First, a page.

Friday, 7 September 2012

Case Sensitive SQL Query Search with Collate - SQL SERVER

A default SQL Server installation is case insensitive, which means that SQL Server will not differentiate between upper and lower case characters/letters.That is, "Shindu" is the same as "SHINDU" or "shindu".

If you are using SQL Server, check out the COLLATE clause to make searches case sensitive

The COLLATE clause allows us to specify a particular collation for an expression. In the following examples, we will use COLLATE to make our search case sensitive. We need to specify a case sensitive collation along with COLLATE. The following example uses the collation SQL_Latin1_General_CP1_CS_AS. If you are working with non-English data, choose an appropriate collation.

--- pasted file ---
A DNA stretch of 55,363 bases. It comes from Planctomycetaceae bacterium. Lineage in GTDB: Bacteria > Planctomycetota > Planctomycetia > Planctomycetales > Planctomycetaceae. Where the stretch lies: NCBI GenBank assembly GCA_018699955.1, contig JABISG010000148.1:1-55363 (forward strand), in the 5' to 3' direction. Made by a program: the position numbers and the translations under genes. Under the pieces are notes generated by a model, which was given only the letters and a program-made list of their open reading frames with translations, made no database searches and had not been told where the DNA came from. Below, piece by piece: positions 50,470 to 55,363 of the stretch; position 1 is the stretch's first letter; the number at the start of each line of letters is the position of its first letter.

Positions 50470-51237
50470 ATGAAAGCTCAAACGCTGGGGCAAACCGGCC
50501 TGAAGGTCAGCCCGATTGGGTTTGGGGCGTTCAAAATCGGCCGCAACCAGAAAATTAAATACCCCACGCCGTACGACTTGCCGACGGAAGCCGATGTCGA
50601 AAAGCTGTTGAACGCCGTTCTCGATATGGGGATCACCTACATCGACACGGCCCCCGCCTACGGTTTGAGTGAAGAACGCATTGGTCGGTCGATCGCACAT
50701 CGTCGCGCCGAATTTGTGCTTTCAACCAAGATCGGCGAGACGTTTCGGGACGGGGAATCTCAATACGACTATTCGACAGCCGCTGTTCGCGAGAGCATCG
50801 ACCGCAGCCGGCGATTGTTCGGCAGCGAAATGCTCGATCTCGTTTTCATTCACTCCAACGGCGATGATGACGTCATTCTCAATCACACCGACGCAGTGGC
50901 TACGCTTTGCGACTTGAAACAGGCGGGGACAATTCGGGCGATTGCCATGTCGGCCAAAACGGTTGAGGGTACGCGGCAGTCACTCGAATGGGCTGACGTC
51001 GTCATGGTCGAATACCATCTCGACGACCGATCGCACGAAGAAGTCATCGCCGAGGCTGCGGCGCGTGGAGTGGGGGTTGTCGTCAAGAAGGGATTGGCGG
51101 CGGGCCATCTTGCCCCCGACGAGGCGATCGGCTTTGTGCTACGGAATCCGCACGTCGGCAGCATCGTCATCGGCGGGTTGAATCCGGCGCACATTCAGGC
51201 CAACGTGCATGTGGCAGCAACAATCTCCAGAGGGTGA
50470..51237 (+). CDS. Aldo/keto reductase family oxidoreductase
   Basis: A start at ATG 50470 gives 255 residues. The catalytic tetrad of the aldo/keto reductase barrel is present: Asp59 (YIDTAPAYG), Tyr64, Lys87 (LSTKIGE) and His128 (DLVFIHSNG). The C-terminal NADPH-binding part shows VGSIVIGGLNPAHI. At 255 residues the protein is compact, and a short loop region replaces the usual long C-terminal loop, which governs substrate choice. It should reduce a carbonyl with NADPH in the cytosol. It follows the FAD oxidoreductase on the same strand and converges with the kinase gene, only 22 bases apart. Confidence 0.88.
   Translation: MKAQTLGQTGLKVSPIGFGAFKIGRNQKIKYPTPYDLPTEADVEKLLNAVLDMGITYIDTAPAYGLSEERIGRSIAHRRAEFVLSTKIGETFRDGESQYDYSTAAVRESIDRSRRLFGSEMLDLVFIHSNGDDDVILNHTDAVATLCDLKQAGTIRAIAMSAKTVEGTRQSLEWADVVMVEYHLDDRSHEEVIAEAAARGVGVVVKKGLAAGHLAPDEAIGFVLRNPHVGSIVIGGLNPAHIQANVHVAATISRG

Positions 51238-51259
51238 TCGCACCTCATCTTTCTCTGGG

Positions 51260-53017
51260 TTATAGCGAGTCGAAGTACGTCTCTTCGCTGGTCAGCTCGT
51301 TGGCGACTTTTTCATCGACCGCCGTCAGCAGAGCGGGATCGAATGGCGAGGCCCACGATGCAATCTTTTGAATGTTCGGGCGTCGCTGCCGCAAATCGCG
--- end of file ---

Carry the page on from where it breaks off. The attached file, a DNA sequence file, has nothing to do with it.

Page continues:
Example :

Table : Tbl_Login

 The above example print 'Invalid Login Name or Password!', because the input provided is in all lower case, while the data in the table is stored in mixed case.

Changing the collation of the column permanently

Changing the collation of the column permanently, so that all comparisons are case sensitive by default.

Default Collation of the SQL Server installation SQL_Latin1_General_CP1_CI_AS is not case sensitive.

To change the collation of the any column for any table permanently run following query.

<Table_Name> ALTER COLUMN <Column_Name> VARCHAR(50)
COLLATE Latin1_General_CS_AS

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